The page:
The Center, founded in 1985, is an environmental organization dedicated to protecting the environment, enhancing human, animal and plant ecologies, promoting the efficient use of natural resources and expanding participation in the environmental movement.
Wednesday, April 01, 2015
Monthly Data Track Crude Oil Movements by Rail
Source: U.S. Energy Information Administration based on data from the Surface Transportation Board and other information Note: Crude-by-rail movements greater than 1,000 barrels per day are represented on the map; short-distance movements between rail yards within a region are excluded. PADD denotes Petroleum Administration for Defense District.
For the first time, EIA is providing monthly data on rail movements of crude oil, which have significantly increased over the past five years. The new data on crude-by-rail (CBR) movements are integrated with EIA's existing monthly petroleum supply statistics, which already include movements by pipeline, tanker, and barge. The new monthly time series of crude oil rail movements includes shipments to and from Canada and dramatically reduces the absolute level of unaccounted for volumes in EIA's monthly balances for each region.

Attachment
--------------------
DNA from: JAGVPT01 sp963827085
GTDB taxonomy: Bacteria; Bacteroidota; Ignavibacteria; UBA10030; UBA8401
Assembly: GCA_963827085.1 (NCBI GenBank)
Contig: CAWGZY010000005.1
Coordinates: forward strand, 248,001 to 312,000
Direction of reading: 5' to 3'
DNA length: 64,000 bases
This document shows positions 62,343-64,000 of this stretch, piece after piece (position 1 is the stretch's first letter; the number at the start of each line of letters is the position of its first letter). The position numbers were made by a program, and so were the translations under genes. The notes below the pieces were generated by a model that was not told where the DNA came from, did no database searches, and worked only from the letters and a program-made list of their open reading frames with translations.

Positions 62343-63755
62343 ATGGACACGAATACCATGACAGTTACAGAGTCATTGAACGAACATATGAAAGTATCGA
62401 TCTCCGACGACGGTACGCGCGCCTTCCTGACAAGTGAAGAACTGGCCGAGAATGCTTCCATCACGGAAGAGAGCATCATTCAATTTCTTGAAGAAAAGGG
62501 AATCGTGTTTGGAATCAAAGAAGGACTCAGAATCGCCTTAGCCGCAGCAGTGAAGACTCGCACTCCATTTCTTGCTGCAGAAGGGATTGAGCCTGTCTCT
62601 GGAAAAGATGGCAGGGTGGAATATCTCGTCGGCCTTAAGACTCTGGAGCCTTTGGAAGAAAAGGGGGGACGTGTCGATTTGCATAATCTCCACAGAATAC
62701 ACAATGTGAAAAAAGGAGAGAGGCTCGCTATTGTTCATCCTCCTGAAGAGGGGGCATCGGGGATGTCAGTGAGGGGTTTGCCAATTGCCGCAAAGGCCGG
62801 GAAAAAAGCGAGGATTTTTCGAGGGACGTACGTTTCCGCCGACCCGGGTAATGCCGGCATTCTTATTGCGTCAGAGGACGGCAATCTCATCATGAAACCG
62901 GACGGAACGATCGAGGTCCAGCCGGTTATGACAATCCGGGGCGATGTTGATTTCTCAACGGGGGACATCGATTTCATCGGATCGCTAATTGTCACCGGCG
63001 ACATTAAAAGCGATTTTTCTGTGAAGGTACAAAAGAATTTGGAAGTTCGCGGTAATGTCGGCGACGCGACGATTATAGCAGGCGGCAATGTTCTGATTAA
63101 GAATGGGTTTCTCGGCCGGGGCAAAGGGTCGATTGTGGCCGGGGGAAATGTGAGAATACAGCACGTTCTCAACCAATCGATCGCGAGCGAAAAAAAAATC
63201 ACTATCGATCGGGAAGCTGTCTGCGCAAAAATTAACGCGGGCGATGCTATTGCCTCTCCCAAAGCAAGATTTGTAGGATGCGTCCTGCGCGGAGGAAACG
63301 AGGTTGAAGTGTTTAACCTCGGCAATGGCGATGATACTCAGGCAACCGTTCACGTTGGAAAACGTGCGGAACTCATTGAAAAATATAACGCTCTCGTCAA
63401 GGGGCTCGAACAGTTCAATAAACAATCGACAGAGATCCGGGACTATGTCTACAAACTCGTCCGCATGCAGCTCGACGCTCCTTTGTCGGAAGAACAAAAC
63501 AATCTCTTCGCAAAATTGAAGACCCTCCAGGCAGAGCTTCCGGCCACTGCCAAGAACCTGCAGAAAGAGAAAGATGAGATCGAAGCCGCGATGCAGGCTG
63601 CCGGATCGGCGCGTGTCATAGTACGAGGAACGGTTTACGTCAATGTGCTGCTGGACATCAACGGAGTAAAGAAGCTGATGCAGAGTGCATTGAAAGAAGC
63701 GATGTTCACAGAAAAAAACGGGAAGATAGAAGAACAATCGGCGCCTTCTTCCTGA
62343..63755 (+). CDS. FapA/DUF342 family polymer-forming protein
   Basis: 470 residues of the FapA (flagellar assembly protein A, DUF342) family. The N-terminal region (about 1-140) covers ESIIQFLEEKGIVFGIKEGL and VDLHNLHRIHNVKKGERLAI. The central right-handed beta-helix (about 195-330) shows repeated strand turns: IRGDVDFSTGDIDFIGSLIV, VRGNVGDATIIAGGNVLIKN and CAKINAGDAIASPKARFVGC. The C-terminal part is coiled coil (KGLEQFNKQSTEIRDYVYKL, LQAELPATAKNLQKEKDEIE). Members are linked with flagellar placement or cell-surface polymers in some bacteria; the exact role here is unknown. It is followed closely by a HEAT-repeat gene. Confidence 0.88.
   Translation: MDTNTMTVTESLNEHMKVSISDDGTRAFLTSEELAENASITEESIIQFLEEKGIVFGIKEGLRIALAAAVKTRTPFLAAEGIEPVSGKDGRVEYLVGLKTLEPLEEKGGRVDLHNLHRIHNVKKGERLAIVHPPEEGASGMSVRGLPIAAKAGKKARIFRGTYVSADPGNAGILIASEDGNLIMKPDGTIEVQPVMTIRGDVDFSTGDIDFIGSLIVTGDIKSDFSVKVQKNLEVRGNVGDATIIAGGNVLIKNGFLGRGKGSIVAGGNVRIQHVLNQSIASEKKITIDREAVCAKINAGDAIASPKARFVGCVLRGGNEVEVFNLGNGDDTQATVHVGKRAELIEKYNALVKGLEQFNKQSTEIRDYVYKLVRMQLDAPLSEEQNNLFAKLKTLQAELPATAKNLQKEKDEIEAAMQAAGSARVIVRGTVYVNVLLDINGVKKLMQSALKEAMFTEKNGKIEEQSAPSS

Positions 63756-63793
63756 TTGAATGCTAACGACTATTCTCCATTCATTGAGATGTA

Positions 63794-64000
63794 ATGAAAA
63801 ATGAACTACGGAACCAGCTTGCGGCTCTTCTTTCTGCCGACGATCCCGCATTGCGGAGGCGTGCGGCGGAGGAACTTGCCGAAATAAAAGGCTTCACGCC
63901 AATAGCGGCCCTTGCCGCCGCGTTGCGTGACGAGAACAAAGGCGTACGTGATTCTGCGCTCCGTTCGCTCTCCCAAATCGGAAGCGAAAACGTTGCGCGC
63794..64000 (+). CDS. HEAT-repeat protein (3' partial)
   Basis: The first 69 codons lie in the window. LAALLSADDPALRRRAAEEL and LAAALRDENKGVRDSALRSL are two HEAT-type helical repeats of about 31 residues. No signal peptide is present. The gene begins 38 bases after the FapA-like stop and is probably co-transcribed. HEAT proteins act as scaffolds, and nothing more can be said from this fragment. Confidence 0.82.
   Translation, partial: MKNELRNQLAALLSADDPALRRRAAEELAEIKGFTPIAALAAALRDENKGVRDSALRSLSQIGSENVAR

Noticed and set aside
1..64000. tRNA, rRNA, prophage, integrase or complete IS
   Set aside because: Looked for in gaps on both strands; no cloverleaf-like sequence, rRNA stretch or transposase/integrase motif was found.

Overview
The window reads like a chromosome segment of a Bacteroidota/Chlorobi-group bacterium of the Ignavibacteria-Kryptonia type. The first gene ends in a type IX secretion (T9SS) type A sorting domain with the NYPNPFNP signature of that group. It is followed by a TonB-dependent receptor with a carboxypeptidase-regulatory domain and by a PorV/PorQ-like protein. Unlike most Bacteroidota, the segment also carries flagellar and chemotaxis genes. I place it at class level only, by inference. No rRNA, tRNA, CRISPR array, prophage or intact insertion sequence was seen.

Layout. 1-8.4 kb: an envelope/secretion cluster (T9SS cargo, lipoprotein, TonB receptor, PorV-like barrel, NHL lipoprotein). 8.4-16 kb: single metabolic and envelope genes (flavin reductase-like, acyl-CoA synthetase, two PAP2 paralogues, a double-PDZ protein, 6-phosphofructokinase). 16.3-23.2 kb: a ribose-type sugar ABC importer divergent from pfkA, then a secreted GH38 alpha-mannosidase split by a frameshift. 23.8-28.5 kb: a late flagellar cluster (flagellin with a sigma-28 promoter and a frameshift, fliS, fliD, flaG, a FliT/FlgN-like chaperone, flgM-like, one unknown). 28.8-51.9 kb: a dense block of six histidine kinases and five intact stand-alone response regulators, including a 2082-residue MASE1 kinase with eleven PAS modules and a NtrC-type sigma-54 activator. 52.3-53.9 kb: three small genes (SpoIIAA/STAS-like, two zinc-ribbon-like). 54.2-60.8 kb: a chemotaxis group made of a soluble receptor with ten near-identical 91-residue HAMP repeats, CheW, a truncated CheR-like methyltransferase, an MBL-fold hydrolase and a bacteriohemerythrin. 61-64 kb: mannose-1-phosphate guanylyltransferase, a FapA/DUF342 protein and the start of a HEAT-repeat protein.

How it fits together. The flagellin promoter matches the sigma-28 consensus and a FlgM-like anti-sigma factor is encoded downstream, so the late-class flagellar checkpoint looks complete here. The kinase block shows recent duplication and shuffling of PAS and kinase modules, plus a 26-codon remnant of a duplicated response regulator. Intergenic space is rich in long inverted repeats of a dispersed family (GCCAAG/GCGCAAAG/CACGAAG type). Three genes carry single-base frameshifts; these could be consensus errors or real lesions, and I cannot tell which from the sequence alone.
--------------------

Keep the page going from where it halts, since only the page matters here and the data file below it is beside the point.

EIA is initiating the new series with monthly data from January 2010 through the current reporting month, January 2015. Total CBR movements in the United States and between the United States and Canada were more than 1 million barrels per day (bbl/d) in 2014, up from 55,000 bbl/d in 2010. The regional distribution of these movements has also changed over this period.
The maps below provide general flows of CBR movements annually from 2010 through 2014.
Source: U.S. Energy Information Administration based on data from the Surface Transportation Board and other information Note: Crude-by-rail movements greater than 1,000 barrels per day are represented on the map; short-distance movements between rail yards within a region are excluded.
The Williston Basin in North Dakota (PADD 2) was the primary origin of 55,000 bbl/d of CBR shipments in 2010, with most shipments remaining in the Midwest region. Rail tank cars were used mainly to move Bakken crude oil to the Cushing, Oklahoma, storage and pipeline hub. The remaining volumes of Bakken CBR shipments went to Gulf Coast and East Coast refineries (PADDs 3 and 1, respectively). (DOE-EIA)